The Pleiades Mystery


© Sue Vincent

Elio Hudson let out a deep breath as he looked at the idylic scene on the small console monitor. It was a photo he had taken of a field of wildflowers last Spring in southeast Texas, a hundred miles from the Houston Space Center and his other life.

“Hey, you might want to save that for later. Where we’re going has a much broader canvas.” Eledoro Salazar tapped Elio on the shoulder while sitting in the co-pilot’s chair. Although the mission leader and Naval Commander had only met the Spanish computer scientist eleven months ago while they were training for this mission, they had become fast friends.

Hudson removed his restraints and lifted his muscular frame from the pilot’s seat. “Routine systems check complete, Eledoro. Let’s go join the others. Our mission update from Houston is scheduled to come in about five minutes from now.”

“Right you are. Let’s go.”

The thin, perpetually cheerful Spaniard followed the African-American former football player out of the command module hatch, and using hand holds, navigated down the primary corridor to the main crew hub, which served as galley, lounge, communications and control bay, and what chemical and electrical engineer Cyrus Woods called “the bullpen,” much to Oriana’s and Soleil’s dismay.

“Good. You two are just in time. What held you up. Stargazing again?” Elio’s wife Oriana spoke English with a charming Italian accent.

“No, your husband got lost in those photos of flowers he keeps in his personal virtual drive.” Eledoro nudged Elio playfully in the back as they maneuvered into their assigned seats and buckled up.

“Who left you in charge of communications?” Elio winked at his wife as he pulled the restraint straps around him.

“You did when you and Sal went up to the command module to hold hands.” Physician and exobiologist Ravi Burman always made fun of Elio’s and Eledoro’s friendship, joking that since both of their first names began and ended in the same letters, they were destined to be very close.

“Quiet. This could be important.” The mission’s astronomer and solar expert Soleil Roche was the youngest member of the crew at 28, but her waif-like appearence belied a personality that was almost all business, and what she considered excessive frivolity made her nervous. Then again, she had every right to act that way, since the entire mission might hinge on her skills.

“Here we go.” The 51 year old Cyrus was the only other American onboard besides Elio. Completely bald, he wore an impeccably trimmed salt and pepper beard, and Hudson perpetually teased him that the glare from his pale, bare pate threw off a glare that rivaled the Sun, and it was the Sun that concerned them all, that and the Pleiades Object.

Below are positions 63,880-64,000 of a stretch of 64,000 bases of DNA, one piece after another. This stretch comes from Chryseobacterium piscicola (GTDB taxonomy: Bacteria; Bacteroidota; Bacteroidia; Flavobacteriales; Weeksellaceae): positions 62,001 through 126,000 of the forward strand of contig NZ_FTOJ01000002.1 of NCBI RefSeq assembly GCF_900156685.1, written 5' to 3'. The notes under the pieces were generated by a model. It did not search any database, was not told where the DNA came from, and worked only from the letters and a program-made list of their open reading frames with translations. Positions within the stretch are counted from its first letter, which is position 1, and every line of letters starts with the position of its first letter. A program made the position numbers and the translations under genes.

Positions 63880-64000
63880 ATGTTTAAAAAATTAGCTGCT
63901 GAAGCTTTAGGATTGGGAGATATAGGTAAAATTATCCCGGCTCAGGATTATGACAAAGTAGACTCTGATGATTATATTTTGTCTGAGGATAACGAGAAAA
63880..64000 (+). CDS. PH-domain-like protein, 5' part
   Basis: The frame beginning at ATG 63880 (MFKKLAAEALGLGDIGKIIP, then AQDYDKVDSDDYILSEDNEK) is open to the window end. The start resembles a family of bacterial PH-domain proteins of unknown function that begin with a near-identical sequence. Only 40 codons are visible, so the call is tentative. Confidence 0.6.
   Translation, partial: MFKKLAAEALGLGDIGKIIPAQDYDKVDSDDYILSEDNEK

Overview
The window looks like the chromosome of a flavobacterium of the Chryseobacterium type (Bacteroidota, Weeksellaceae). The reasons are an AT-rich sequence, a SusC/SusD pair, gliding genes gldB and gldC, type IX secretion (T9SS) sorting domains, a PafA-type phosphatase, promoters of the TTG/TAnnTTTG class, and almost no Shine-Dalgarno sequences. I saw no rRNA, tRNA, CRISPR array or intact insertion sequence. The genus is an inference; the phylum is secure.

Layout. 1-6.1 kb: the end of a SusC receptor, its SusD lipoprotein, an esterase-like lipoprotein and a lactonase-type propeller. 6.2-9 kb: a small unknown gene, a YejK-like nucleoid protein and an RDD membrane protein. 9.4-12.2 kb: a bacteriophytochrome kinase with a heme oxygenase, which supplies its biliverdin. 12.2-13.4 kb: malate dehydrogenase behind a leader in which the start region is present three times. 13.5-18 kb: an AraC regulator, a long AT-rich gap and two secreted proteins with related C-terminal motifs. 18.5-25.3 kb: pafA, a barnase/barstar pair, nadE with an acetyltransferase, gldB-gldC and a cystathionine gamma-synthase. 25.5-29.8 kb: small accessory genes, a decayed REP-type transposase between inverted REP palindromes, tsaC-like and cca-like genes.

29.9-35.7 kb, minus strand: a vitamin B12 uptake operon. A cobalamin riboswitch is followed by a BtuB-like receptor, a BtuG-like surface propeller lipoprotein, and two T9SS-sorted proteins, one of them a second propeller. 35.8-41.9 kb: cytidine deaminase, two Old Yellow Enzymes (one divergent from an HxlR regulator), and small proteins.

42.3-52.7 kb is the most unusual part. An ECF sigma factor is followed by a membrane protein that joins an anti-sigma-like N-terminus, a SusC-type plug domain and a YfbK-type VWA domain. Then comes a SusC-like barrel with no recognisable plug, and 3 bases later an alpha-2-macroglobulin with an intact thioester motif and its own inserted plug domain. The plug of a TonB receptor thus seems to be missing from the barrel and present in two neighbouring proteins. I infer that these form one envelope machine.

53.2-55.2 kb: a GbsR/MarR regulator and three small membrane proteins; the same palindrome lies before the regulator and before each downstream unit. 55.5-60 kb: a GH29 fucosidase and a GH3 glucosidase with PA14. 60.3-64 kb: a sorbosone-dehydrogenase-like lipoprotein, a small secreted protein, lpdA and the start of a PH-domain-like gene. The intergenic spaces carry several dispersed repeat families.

“Argonaut, this is Mission Control Huston. Please be advised, the object has made an attitude adjustment and reduced its velocity five percent. Sending you course and telemetry updates now.”

“I’m getting them.” Eledoro was tapping swiftly at his console’s keyboard and scanning the readouts on the screen in front of him. “Feeding adjustments into the navcom.”

“Holy shit, it changed course again.” Cyrus stared at the mission commander as if he could somehow explain it.

“Just another confirmation that it’s manned.” Ravi smiled as if pleased by the news.

“Piloted, not necessarily manned. It’s only 1,000 meters long with a 200 meter radius. A manned interstellar ship should be much larger.” Soleil shot back at Ravi. “It could be an automated probe, which means it’s up to Eledoro to figure out an interface.”

“And Oriana to come up with a translation matrix. Who knows what sort of language differences we’re dealing with, both computer language and species?” Elio nodded his head at the linguist and archeologist.

“Okay, I’ve got a new intercept point and velocity. We’ll rendezvous with the Pleiades Object in just under twelve hours, relative velocity will be five meters per second.” Salazar was still punching buttons, confirming his estimate for the third time.

“I can make that work. We’ll match velocities with the Object…how fast is it traveling now, Eledoro?” The pilot was checking on the Argonaut’s fuel reserves.

“102,000 kph. We’ll reach our intercept just inside the orbit of Venus.”

“Do you think it will hit the Sun?” Soleil sounded pensive.